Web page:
Floridian Charged in Akamai Attack
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A 32-year-old Floridian faces charges in Massachusetts for his alleged role in launching a distributed denial of service (DDOS) attack on Akamai Technologies.
The attack caused a loss of service to the Cambridge, Mass.-based Akamai customers.
According to the FBI, John Bombard of Seminole, Fla., established a "bot" network of compromised computers to launch the DDOS attack on Akamai.
A bot is a program that places itself on vulnerable computers, then runs silently in the background until it receives direction from another, controlling computer.
In the Akamai attack, the bot network received its instructions from a series of computers, including ones located at two major universities.
The FBI did not name the university computer systems involved in the attack.
Bombard was charged with two counts of intentionally accessing a protected computer without authorization. If convicted, he could receive up to a two-year prison sentence followed by one year of supervised release.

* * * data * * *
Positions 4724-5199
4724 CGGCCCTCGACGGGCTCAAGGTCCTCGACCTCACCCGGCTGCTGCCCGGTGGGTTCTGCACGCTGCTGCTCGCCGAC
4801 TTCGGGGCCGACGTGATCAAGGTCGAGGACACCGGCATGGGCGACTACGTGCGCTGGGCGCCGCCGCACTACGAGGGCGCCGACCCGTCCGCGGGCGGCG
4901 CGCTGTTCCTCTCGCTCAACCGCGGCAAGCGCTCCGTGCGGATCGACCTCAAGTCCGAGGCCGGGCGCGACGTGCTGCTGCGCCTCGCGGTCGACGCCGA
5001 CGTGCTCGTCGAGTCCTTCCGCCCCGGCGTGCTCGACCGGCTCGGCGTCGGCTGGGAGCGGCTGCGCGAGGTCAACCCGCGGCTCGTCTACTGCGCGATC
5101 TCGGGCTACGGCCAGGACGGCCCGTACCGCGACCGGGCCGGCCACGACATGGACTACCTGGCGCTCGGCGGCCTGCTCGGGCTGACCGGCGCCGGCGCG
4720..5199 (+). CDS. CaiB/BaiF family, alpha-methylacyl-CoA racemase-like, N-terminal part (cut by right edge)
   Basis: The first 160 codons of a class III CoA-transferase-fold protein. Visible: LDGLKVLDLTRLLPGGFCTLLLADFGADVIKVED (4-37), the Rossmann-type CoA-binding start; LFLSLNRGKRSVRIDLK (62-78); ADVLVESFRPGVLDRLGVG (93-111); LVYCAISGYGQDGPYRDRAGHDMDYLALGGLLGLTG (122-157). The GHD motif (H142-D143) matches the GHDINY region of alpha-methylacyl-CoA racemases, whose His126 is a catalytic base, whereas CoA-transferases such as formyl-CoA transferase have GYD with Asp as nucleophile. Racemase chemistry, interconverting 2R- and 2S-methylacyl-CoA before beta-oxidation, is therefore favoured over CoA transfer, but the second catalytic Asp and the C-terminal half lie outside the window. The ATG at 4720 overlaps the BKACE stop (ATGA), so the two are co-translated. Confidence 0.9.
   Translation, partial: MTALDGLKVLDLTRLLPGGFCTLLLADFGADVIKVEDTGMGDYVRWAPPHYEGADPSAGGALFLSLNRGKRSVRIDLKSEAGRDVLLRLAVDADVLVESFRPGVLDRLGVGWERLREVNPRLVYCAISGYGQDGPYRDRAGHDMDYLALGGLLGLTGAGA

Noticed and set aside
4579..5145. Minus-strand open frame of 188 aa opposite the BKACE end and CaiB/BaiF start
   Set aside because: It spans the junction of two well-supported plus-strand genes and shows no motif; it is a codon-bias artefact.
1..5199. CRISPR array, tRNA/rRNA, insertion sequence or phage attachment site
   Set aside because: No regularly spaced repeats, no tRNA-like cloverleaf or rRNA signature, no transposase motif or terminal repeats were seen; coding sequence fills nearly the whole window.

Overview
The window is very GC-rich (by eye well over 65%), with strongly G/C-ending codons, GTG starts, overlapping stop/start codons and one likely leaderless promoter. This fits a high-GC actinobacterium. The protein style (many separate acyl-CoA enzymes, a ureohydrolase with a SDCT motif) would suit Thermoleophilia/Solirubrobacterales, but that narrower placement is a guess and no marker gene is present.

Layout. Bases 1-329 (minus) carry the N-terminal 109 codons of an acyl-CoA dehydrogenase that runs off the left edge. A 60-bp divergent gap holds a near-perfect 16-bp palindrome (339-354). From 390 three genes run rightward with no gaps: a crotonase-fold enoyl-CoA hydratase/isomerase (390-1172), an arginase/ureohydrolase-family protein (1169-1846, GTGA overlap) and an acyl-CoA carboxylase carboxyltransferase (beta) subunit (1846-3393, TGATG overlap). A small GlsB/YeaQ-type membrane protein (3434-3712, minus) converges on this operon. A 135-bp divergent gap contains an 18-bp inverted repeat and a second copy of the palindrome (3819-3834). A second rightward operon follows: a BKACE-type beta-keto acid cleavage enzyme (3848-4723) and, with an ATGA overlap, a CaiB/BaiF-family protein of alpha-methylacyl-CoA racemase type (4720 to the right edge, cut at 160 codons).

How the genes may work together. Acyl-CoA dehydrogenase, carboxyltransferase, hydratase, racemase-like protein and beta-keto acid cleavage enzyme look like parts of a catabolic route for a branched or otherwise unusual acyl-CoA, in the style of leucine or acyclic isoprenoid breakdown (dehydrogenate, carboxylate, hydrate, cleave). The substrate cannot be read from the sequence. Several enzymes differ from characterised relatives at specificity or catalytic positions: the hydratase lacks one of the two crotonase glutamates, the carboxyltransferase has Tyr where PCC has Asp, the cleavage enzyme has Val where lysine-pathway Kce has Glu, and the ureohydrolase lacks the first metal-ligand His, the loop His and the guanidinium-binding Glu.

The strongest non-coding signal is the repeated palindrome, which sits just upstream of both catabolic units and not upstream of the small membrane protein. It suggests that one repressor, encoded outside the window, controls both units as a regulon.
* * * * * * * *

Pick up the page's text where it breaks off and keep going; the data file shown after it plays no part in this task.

He could also be fined up to $200,000 on each of the two counts.
A DDOS attack causes a loss of service to users by consuming the bandwidth of the victim network or overloading its resources. The Akamai domain name servers targeted in the DDOS attack served a number of Akamai customers.
The affected Akamai customers had access to their sites slowed or rendered inaccessible for a period of time.
Massachusetts officials also claim Bombard compromised the computers in the bot network he used to attack Akamai by using a variant of the GAOBOT worm, which is capable of reproducing itself and can spread from one computer to another in a network.
According to the FBI, Bombard directed the attack from the unidentified university systems to the bot network from a computer located on his own domain.